This time of year many of us are motivated to make positive changes in our lives. We commit to change and jump in headfirst into establishing our new way of life, and for a few weeks we are focused and meet our goals until the demands of other parts of our life get in the way and our best intentions fall to the wayside. Motivation alone is not enough for us to make the new behavior permanent. What we don’t realize in this scenario is how powerful our unconscious brain is. Think about all the activities you’ve done so far today, how much attention and thought was needed for them? Did you have to exert will power to brush your teeth and make breakfast? Experts say that many of our actions and decisions throughout the day are unconscious, and this means that we do not have to consciously think about or focus on our actions for most of the day. Our brain has evolved to work this way, as it seeks to maximize reward and minimize effort (conscious exertion) by making many behaviors automatic. When we recognize this feature of our brain, we can then take advantage of it to help us form a new habit. Specifically, what we can do is intentionally design our living and workspace to make the desired behavior more likely to happen. If we make small changes to the environment we exist in, we can make it easier for us to make permanent change for the better.
In her book Good Habits, Bad Habits researcher and professor Wendy Wood introduces the idea of friction to aid in thinking about this. If we want to enact a behavior more frequently, we need to reduce friction (make it easier to do). On the other hand, if we want to do something less, we need to increase friction (make it harder to do). Some examples are listed below:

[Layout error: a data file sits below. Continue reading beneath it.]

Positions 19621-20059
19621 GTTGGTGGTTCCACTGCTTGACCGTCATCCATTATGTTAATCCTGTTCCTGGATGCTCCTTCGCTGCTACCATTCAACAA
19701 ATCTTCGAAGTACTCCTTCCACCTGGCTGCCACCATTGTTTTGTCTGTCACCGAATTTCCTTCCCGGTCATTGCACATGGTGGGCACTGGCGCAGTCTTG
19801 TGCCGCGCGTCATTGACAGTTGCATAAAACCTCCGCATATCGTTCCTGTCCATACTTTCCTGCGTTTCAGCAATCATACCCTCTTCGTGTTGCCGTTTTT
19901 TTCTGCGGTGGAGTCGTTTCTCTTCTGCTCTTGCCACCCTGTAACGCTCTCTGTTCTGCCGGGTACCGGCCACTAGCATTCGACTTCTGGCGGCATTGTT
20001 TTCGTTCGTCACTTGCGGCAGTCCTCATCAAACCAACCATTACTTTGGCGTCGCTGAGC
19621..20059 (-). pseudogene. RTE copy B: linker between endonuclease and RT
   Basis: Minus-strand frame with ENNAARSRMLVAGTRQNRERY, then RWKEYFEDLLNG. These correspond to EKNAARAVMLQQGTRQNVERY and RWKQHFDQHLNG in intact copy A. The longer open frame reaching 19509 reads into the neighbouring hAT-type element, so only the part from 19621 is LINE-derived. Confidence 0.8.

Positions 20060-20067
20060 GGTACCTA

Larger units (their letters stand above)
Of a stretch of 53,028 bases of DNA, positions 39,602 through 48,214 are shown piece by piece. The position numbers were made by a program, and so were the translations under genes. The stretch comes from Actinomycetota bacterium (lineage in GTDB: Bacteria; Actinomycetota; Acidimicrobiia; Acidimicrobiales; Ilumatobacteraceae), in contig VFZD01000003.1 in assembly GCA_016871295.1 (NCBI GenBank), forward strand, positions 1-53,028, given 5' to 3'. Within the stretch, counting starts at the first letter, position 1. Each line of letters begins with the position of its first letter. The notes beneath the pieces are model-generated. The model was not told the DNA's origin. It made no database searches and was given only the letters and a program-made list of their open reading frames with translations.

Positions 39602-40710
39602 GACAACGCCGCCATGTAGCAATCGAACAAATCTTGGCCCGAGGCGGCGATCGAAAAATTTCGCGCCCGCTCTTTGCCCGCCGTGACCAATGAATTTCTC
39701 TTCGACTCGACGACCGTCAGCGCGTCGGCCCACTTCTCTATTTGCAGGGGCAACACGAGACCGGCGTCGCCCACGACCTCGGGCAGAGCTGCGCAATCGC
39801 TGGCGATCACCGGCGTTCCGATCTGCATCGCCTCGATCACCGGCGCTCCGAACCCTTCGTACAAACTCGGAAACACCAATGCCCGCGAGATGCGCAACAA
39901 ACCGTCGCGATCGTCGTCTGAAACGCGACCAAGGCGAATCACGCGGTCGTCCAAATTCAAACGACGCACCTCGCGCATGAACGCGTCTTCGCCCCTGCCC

Proximity—placing what we want to do within an easy distance to access it– one example is to place a bowl of fresh fruit out on your counter rather than putting it in the drawer deep in the refrigerator. By having it out where you will see it, you’re making it easier to just grab a piece when you are looking for a snack.
Design social relationships around your new behavior – decide to workout with a friend – this helps you plan and commit to a specific time to work out and you will also enjoy spending time with your friend
Set a Room – if you know you want to work out in the morning then lay out your workout gear the night before. This will serve as a reminder and make it easier for you to just throw on your gear and workout.
Attach a habit-this means that you tie a new habit to one that you already do regularly. For example, if you want to read more books make a new habit of reading for 10 or 15 minutes while you drink your morning coffee.
Proximity – do the opposite of what is said above. For example, don’t buy foods you want to avoid eating-by keeping them out of the house you have to make a trip to the store to get it or if you do buy it put it somewhere hidden and out of sight.
Ask for Help-if you ask a spouse or a friend to help you with avoiding a behavior, they can be there to remind you when you are feeling tempted.
Inconvenience- if you are distracted by social media during work, make it inconvenient to check for updates by removing the apps from your desktop and keep your phone in a different room.
As you are planning goals for yourself in the new year, you will be much more successful if you also think about how to can change your environment to help make your new behavior become automatic.
Dan Karrow, Senior Director – DW Simpson